Everybody knows Jane Austen. She was writing within a tradition already choked with the weeds of epistolary novels, historical novels with exposition galore, and the gothic tales of suspense and horror. Read in this context, Jane Austen can be seen as something of a pioneer.

Anne Elliot of Kellynch Hall is the main female character in this novel. She is 27 years old, unmarried and unloved by her widowed father or either of her ridiculous sisters. She has but one friend, a Lady Russell who was friends with Anne’s deceased mother. Although Lady Russell might mean well, she had previously persuaded a 19-year old Anne to break off an engagement with the man she loved, Frederick Wentworth. At the time, Wentworth had no name and no connections. Lady Russell did not think him a suitable match. In his distress over the broken relationship and his determination to prove Lady Russell wrong, he went out into the world to seek his fortune and found it. Now these many years have passed and circumstances bring Anne and Frederick into the same society again and there is great tension over whether or not they will end up together again. This is Austen though which makes it entirely predictable. The joy is in Austen’s ability to turn a phrase and fill her stories with deep emotion and great hilarity. She is altogether charming and reading her books are such a pleasure.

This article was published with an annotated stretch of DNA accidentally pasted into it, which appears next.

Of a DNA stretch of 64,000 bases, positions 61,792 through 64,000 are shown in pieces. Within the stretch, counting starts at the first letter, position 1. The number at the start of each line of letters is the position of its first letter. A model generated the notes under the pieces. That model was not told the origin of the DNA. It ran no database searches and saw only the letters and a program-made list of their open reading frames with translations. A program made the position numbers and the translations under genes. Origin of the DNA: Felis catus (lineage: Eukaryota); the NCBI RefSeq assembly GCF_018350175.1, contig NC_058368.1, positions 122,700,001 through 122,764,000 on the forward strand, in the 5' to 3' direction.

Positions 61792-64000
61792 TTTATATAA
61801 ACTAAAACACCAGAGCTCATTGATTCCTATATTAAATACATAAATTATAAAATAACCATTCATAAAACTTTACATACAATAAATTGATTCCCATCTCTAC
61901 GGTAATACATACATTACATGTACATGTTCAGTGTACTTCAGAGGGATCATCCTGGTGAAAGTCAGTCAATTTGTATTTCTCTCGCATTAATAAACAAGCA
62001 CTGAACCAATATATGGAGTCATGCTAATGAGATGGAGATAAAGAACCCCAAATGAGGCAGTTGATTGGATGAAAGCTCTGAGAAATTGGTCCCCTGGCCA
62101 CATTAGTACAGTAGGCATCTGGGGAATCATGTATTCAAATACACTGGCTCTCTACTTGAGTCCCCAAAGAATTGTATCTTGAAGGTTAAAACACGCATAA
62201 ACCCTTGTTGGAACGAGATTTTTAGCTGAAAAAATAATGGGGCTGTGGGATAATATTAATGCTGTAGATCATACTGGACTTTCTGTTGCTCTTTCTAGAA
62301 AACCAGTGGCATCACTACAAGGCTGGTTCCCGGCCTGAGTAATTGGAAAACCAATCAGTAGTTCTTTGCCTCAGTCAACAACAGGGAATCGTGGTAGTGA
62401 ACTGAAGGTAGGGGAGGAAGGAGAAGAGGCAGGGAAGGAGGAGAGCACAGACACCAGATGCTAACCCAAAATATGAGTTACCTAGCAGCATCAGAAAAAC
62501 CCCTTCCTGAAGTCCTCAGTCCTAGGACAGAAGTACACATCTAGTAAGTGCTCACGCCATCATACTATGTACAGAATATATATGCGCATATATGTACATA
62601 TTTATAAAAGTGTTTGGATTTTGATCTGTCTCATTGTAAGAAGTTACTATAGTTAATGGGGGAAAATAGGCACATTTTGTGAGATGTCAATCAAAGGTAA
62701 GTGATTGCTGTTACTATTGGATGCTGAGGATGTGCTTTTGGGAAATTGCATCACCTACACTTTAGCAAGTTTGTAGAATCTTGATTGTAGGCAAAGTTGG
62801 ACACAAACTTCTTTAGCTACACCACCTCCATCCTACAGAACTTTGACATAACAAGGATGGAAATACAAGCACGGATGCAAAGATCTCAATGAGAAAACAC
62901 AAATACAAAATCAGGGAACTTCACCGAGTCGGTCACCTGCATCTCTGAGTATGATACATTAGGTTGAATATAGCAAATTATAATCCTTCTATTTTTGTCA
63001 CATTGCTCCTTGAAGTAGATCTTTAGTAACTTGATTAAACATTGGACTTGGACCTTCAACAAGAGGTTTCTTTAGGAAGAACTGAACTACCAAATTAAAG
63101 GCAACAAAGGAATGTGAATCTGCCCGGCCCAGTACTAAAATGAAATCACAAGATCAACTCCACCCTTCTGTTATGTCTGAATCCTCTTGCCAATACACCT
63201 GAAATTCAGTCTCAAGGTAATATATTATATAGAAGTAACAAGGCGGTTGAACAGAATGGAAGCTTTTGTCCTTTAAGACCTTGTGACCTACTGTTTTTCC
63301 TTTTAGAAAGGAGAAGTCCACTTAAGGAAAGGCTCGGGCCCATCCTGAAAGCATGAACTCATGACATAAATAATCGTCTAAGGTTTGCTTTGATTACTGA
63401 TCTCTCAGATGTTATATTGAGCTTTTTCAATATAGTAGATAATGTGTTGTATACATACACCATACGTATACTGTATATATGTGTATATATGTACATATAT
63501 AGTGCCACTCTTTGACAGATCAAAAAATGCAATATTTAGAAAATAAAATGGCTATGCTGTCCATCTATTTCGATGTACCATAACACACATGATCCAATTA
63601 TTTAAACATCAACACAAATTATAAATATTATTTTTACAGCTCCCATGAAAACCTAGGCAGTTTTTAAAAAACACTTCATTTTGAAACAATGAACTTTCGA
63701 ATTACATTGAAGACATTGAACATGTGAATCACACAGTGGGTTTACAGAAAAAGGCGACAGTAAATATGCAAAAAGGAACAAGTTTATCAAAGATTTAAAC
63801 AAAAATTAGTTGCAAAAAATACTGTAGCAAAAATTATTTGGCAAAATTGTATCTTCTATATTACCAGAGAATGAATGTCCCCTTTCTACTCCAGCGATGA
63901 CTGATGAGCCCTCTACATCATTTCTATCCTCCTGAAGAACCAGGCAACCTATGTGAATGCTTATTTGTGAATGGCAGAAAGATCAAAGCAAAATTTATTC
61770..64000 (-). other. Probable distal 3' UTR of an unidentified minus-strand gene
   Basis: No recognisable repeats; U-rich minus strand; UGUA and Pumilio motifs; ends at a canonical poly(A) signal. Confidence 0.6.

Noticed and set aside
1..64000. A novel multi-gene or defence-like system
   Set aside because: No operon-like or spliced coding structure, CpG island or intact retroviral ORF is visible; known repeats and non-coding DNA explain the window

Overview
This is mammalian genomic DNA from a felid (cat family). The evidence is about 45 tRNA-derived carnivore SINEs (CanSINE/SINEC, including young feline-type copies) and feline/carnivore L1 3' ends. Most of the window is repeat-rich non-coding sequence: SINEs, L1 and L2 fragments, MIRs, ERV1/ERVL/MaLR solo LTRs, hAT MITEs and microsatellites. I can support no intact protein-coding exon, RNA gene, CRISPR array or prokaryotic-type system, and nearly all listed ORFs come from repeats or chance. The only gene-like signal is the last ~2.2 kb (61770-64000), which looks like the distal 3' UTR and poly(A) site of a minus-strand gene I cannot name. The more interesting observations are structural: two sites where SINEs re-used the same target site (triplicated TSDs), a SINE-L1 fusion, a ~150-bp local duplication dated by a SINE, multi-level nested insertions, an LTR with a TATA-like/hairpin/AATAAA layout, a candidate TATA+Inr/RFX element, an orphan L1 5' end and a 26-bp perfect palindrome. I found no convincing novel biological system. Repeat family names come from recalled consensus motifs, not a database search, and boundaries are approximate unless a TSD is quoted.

Criticism that Jane Austen’s neat endings (including this one) are artificially achieved, with too much exposition in the wrapping up, is fair if one judges her by today’s standards.

Readers of Persuasion will discover that neither her skill for delicate, ironic observations on social custom, love, and marriage nor her ability to apply a sharp focus lens to English manners and morals has deserted her in her final finished work.

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